Skip to main content


Reflecting in Lockdown

When the 2020 Covid-19 pandemic caused the cancellation of traditional Anzac Day services for the first time in 104 years, we, alongside the Royal New Zealand Returned and Services’ Association (RNZRSA), were forced to innovate.

New Zealand’s Level 4 lockdown meant we couldn’t bring throngs of Kiwis together for dawn services. What was born, #StandAtDawn, brought communities across the country and around the world together in remembrance safely from their bubbles.

When the call was made for services to be cancelled - a circumstance that had never occurred in the more than 100-year history of the event - it was time to innovate and find a new alternative. 

The overarching objective for NZDF and RNZRSA was to find a way to bring people together to commemorate an important part of our heritage, at a time when people were separated and often isolated. We sought to give our serving personnel, our veterans, and their families the sense of recognition and comradery that Anzac Day has provided since 1916. The dream was to provide an opportunity for the New Zealanders that turn out every year for dawn services around the country – and around the world – to participate in the Anzac commemoration. But how? And what would it look like?

Apart, but together as one we commemorated Anzac Day like never before

stand at dawn

There was a need to ensure that we continued to share the Anzac story. Our ongoing connection to it is a big part of the NZDF Anzac experience. We also wanted to find a way to connect that story with new audiences and ensure the event was inclusive of all communities.

We also knew some members of our Defence and Veteran community were finding the social isolation of the Level 4 lockdown challenging, and that was mirrored across the wider New Zealand community. So, we set out to build an experience that could provide a sense of connection and interaction, while maintaining the safety of our bubbles. 

More than anything, there was a deep desire to build something that could be bigger than just the NZDF and RNZRSA.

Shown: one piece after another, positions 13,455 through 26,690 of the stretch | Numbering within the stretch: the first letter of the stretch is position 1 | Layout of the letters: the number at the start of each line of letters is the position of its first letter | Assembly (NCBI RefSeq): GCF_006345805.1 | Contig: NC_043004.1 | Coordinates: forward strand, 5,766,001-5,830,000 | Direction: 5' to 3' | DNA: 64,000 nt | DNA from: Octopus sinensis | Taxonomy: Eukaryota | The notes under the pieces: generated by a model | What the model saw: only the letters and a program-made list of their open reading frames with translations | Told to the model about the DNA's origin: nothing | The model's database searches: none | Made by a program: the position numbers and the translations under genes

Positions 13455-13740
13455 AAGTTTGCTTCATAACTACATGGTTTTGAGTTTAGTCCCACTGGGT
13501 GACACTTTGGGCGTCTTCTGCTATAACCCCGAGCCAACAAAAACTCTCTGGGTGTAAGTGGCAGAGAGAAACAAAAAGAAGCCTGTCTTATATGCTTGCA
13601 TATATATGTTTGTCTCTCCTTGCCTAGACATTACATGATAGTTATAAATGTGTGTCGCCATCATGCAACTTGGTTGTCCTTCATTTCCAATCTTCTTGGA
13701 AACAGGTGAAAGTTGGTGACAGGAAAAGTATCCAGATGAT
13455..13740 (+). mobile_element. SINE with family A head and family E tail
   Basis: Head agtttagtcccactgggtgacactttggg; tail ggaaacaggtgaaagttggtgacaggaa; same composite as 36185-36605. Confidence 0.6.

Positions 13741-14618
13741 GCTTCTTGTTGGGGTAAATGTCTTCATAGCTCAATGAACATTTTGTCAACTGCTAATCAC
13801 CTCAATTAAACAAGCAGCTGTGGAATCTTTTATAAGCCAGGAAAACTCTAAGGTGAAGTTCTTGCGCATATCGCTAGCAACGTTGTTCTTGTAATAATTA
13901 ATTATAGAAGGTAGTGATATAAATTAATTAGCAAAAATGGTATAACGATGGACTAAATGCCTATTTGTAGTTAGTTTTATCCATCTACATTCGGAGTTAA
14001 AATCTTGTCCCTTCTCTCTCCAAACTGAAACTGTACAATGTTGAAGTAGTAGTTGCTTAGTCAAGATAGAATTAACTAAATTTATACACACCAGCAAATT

A sailor standing at the end of their driveway holding a candle during stand at dawn 2020 Air Force personnel standing at their letterbox within their bubbles during Stand at Dawn 2020 A child looking at two candles in their backyard while wearing their relatives medals during Stand at Dawn 2020

Initially Stand At Dawn was an online campaign, starting with the creation of a Facebook event that became the call-to-action to #StandAtDawn at 6am on 25 April 2020. More than 700,000 people responded to that online invitations, and anecdotally, many thousands more took part in the event. 

We also encouraged people to get creative in the lead up to Anzac Day. This saw an explosion of hand-made poppies and other commemorative acts, including recreations of the #StandAtDawn logo and the use of memorial items to publicly display support for the campaign. 

On April 23 2020, Prime Minister Jacinda Ardern announced during her 1pm media briefing on national television that she intended to take part in #StandAtDawn, encouraging others to do the same. This exposure caused a huge final surge in interest in the campaign.

Anzac Day Graphic

#StandAtDawn - apart, but together as one

Then, at 6am on 25 April 2020, a pre-recorded ‘Dawn Service’ that allowed communities to stream a ceremony via Radio New Zealand played as hundreds of thousands of Kiwis stood at dawn at their letterboxes, driveways and lounges across the country and around the world.

It was an Anzac Day that many will remember for decades to come; an incredible sign of unity and respect in a time of great uncertainty and fear. A display of the true Anzac spirit - apart, but together as one.